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PBB Protein WEE1 image.jpg
Crystal structure of human Wee1
Symbol Mitosis inhibitor protein kinase Wee1
Alt. symbols wee1 dual specificity protein kinase Wee1
Entrez 2539123
UniProt P07527
Other data
EC number

Wee1 is a nuclear kinase belonging to the Ser/Thr family of protein kinases in the fission yeast Schizosaccharomyces pombe (S. pombe). It has a molecular mass of 96 kDa and it is a key regulator of cell cycle progression. It influences cell size by inhibiting the entry into mitosis, through inhibiting Cdc2. It has homologues in many other organisms, including mammals.


The regulation of cell size is critical to ensure functionality of a cell. Besides environmental factors such as nutrients, growth factors and functional load, cell size is also controlled by a cellular cell size checkpoint.

Wee1 is a component of this checkpoint. It is a kinase determining the timepoint of entry into mitosis, thus influencing the size of the daughter cells. Loss of Wee1 function will produce smaller than normal daughter cell, because cell division occurs prematurely.

Its name is derived from the Scottish slang word wee, meaning small - its discoverer Paul Nurse was working at the University of Edinburgh in Scotland at the time of discovery.[1][2]


Fig. 1 Role and regulation of Wee1

Wee1 inhibits Cdc2 by phosphorylating it on two different sites, Tyr15 and Thr14[3]. Cdc2 is crucial for the cyclin-dependent passage of the various cell cycle checkpoints. At least three checkpoints exist for which the inhibition of Cdc2 by Wee1 is important:

  • G2/M checkpoint: Wee1 phosphorylates the amino acids Tyr15 and Thr14 of Cdc2, which keeps the kinase activity of Cdc2 low and prevents entry into mitosis; in S. pombe further cell growth can occur. During mitotic entry the activity of Wee1 is decreased by several regulators and thus Cdc2 activity is increased. Cdc2 itself negatively regulates Wee1 by phosphorylation, which leads to a positive feedback loop. The decreased Wee1 activity alone is not sufficient for mitotic entry: Synthesis of cyclins and an activating phosphorylation by a cyclin activating kinase (CAK) are also required.[4]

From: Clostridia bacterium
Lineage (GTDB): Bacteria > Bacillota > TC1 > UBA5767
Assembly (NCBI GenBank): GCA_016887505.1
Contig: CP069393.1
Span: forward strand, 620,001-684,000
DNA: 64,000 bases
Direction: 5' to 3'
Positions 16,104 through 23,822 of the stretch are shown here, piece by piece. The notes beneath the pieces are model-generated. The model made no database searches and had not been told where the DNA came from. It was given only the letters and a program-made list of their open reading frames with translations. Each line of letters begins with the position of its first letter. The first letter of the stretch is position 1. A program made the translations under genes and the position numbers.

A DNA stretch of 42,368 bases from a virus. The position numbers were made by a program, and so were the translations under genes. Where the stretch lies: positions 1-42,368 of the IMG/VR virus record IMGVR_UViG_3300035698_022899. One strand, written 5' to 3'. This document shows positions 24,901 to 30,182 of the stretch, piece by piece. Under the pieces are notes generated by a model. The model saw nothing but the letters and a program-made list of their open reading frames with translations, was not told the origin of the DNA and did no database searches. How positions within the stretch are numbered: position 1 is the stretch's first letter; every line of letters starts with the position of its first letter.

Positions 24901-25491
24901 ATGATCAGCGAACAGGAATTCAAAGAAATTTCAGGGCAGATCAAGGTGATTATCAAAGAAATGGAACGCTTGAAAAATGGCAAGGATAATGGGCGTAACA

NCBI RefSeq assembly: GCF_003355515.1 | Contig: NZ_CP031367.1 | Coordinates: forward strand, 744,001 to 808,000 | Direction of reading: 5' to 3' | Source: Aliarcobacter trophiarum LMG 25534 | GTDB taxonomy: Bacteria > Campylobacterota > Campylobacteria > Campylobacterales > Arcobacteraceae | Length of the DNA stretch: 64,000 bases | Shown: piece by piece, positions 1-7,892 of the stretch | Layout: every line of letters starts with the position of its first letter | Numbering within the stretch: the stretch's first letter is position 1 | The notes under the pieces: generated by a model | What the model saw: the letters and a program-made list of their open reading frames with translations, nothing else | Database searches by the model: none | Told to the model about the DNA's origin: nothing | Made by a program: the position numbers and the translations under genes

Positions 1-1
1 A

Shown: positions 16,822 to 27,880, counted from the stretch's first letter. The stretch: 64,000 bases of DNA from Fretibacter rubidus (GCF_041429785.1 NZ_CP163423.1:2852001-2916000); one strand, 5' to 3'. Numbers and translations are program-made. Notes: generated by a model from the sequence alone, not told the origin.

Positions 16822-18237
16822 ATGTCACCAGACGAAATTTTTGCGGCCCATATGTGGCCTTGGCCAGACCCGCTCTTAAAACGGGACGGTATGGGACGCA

• Cell size checkpoint: There is evidence for the existence of a cell size checkpoint, which prevents small cells from entering mitois. Wee1 plays a role in this checkpoint by coordinating cell size and cell cycle progression.[5]
  • DNA damage checkpoint: This checkpoint also controls the G2/M transition. In S. pombe this checkpoint delays the mitosis entry of cells with DNA damage (for example induced by gamma radiation). The lengthening of the G2 phase depends on Wee1; wee1 mutants have no prolonged G2 phase after gamma irradiation. [6]


The WEE1 gene has two known homologues in humans, WEE1 (also known as WEE1A) and WEE2 (WEE1B). The corresponding proteins are Wee1-like protein kinase and Wee1-like protein kinase 2 which act on the human Cdc2 homologue Cdk1.

The homologue to Wee1 in budding yeast Saccharomyces cerevisiae is called Swe1.


In S. pombe, Wee1 is phosphorylated
Cdc2 and cyclin B make up the maturation promoting factor (MPF) which promotes the entry into mitosis. It is inactivated by phosphorylation through Wee1 and activated by the phosphatase Cdc25. Cdc25 in turn is activated by Polo kinase and inactivated by Chk1.[5] Thus in S. pombe Wee1 regulation is mainly under the control of phosphorylation.[7][8][9][10]

At the G2/M transition, Cdc2 is activated by Cdc25 through dephosphorylation of Tyr15. At the same time, Wee1 is inactivated through phosphorylation at its C-terminal catalytic domain by Nim1/Cdr1.[9] Also, the active MPF will promote its own activity by activating Cdc25 and inactivating Wee1, creating a positive feedback loop, though this is not yet understood in detail.[5]

Higher eukaryotes regulate Wee1 via phosphorylation and degradation
In higher eukaryotes, Wee1 inactivation occurs both by phosphorylation and degradation.[11] The protein complex[nb 1] SCFβ-TrCP1/2 is an E3 ubiquitin ligase that functions in Wee1A ubiquitination. The M-phase kinases Polo-like kinase (Plk1) and Cdc2 phosphorylate two serine residues in Wee1A which are recognized by SCFβ-TrCP1/2.[12]

S. cerevisiae homologue Swe1
In S. cerevisiae, cyclin-dependent kinase Cdc28 (Cdc2 homologue) is phosphorylated by Swe1 (Wee1 homologue) and dephosphorylated by Mih1 (Cdc25 homologue). Nim1/Cdr1 homologue in S. cerevisiae, Hsl1, together with its related kinases Gin4 and Kcc4 localize Swe1 to the bud-neck. Bud-neck associating kinases Cla4 and Cdc5 (polo kinase homologue) phosphorylate Swe1 at different stages of the cell cycle. Swe1 is also phosphorylated by Clb2-Cdc28 which serves as a recognition for further phosphorylation by Cdc5.